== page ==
The Corner

Re: Debt Commission, Obamacare, and the GOP — a Question

Andrew McCarthy asks:

I know Paul Ryan finds the failure to deal with Obamacare to be a key flaw in the Debt Commission proposal. (I agree, for what little that may be worth.) If an effort to repeal and replace Obamacare were really going to happen, would Rep. Ryan’s criticism be a good reason to reject the Debt Commission plan?

The answer is yes. The biggest problem with the commission’s report is that fails to address the explosion in entitlement spending driven by Medicare and Medicaid. How can the report be taken seriously when it proposes to cap spending at what is, historically, a high level already, without doing what it would take to credibly meet that promise? There is no way spending will stay at 22 percent of GDP if Medicare isn’t radically reformed.

But there are other reasons to be against the report, despite all the good things in it (e.g., the broadening of the base with cuts in marginal tax rates, the reduction of the corporate-income tax rate, setting the stage for raising the retirement age).

First, real spending cuts are nowhere to be found; in their place we have the old “baseline” budget gimmick. Increasing spending more slowly than it was scheduled to increase is not a spending cut. That’s like me saying that instead of buying three new outfits, as I had planned, I will only buy two outfits, when in fact I should have been selling much of the stuff in my closet. Also, keeping spending constant is not the same as cutting spending.

By its own admission, the commission’s report increases spending by $1,600,000,000,000 (that’s $1.6 trillion) between today and 2020 (check out Figure 16 on page 64 here). Let me repeat that: In 2020, the federal government will be spending $5.1 trillion. It spends $3.4 trillion today. It will increase spending faster than inflation.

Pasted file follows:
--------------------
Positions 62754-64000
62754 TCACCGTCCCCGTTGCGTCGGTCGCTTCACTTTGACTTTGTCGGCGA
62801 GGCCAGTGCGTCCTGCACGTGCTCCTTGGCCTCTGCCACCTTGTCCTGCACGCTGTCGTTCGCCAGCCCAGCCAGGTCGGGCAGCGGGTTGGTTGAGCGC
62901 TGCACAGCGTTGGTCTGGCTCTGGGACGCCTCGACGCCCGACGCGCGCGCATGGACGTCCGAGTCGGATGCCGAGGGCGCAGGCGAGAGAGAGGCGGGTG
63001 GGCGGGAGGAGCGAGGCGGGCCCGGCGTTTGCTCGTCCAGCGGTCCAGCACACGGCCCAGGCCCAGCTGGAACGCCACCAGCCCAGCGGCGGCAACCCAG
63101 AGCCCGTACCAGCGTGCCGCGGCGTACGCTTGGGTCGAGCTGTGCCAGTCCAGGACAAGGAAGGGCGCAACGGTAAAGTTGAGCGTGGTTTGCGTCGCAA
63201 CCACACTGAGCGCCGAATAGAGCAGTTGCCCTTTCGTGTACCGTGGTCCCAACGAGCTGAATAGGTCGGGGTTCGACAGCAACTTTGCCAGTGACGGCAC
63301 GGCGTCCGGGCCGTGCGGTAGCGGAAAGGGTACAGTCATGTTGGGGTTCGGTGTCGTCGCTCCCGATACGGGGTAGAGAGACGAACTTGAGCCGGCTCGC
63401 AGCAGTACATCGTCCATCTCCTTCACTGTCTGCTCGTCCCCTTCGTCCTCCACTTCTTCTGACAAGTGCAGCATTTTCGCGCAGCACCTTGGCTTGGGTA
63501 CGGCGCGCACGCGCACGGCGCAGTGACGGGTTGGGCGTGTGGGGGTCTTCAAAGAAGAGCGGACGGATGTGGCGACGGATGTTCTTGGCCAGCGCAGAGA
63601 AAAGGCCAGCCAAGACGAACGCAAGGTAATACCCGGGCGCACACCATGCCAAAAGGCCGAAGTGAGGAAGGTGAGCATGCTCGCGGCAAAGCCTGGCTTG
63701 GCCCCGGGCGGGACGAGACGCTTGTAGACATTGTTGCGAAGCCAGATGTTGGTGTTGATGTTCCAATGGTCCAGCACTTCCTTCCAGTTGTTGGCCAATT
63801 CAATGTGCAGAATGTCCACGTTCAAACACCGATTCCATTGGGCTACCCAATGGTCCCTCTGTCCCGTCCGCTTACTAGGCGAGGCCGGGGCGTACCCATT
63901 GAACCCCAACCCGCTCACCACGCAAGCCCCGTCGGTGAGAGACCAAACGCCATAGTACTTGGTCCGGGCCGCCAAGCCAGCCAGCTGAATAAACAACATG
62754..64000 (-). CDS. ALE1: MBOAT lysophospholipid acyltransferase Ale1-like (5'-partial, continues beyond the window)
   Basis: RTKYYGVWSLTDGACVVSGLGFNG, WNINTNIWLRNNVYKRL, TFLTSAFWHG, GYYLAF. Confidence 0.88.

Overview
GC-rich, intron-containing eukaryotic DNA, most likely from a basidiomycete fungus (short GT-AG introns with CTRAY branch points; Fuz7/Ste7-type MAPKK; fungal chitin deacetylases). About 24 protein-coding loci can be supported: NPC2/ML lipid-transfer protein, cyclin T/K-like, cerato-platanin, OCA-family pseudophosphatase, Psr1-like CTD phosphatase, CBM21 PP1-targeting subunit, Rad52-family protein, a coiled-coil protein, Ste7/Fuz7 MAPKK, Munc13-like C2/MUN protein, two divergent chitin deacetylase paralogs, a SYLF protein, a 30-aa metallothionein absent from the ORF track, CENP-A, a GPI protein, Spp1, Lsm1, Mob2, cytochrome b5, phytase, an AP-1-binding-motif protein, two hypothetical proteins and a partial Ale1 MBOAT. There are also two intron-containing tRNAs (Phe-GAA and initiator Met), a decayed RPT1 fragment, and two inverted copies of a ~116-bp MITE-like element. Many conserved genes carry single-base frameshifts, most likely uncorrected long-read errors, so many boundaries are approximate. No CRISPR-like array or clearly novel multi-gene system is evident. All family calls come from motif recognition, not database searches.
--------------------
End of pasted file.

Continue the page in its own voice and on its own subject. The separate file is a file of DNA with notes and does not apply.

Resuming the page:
If the members of the commission believe in increasing spending, they should have the courage to defend their position openly, instead of doing this.

So there aren’t really any spending cuts (again, not growing farm subsidies as fast as they were supposed to grow shouldn’t be called “cutting spending”), and the Medicare explosion is not addressed in a serious manner. But on top of that, the commission proposes increasing taxes in a way that would penalize savings and investments. #more#The report is explicit about taxing capital gains and dividends at ordinary income rates, which could be as high as 28-29 percent. This would not only continue a penalizing tradition of double taxation of income, it would double-tax that income at higher rates than today.

Not to mention that, as my colleague Jason Fichtner pointed out to me, the tax increases will hit middle-class people hard:

The average tax increase for Americans will be $1,750, while the top 20 percent, the ones that carry 70 percent of the federal tax burden will see an increase of approximately $9,000.

Finally, at the institutional level, the commission’s recommendation won’t do anything to stop government from spending more and more money in the future. Prof. David Primo of Rochester University has done fantastic work on which rules truly bite and should be used to restrain government spending, none of which are to be found in the commission’s report, making all its promises no more than wishful thinking. In fact, Primo’s position on the rules is the report is the following:

Recommendations 1.3, 1.6, and 6.2: We’ve seen time and again that relying on Congress and the president to police themselves doesn’t work.

We saw it in the 1980s with the failed attempts to balance the budget and we saw it early this year when Congress thumbed its nose at its own PAYGO rules almost immediately after enacting them. It’s disappointing that the Deficit Commission aimed high in other regards but aimed so low in the area of budget rules. If I were on the Commission, I would have advocated for constitutional budget rules to keep the Congress and president in line.

The rules that the Commission proposes are either internal to Congress or statutory, but these rules can easily be changed, or even ignored, very easily, and they have been historically. Constitutional rules are much harder to change and are more readily enforceable.

So, as much as it pains me to say it, in spite of the good things that made it into the report and in spite of the all the bad things that could have been in the report and weren’t, this is not an acceptable plan. In fact, it should be presented as a plan with some good ideas but a plan unlikely to address our fiscal crisis, a plan that will continue to grow the size of government.

Veronique de Rugy is a senior research fellow at the Mercatus Center at George Mason University.

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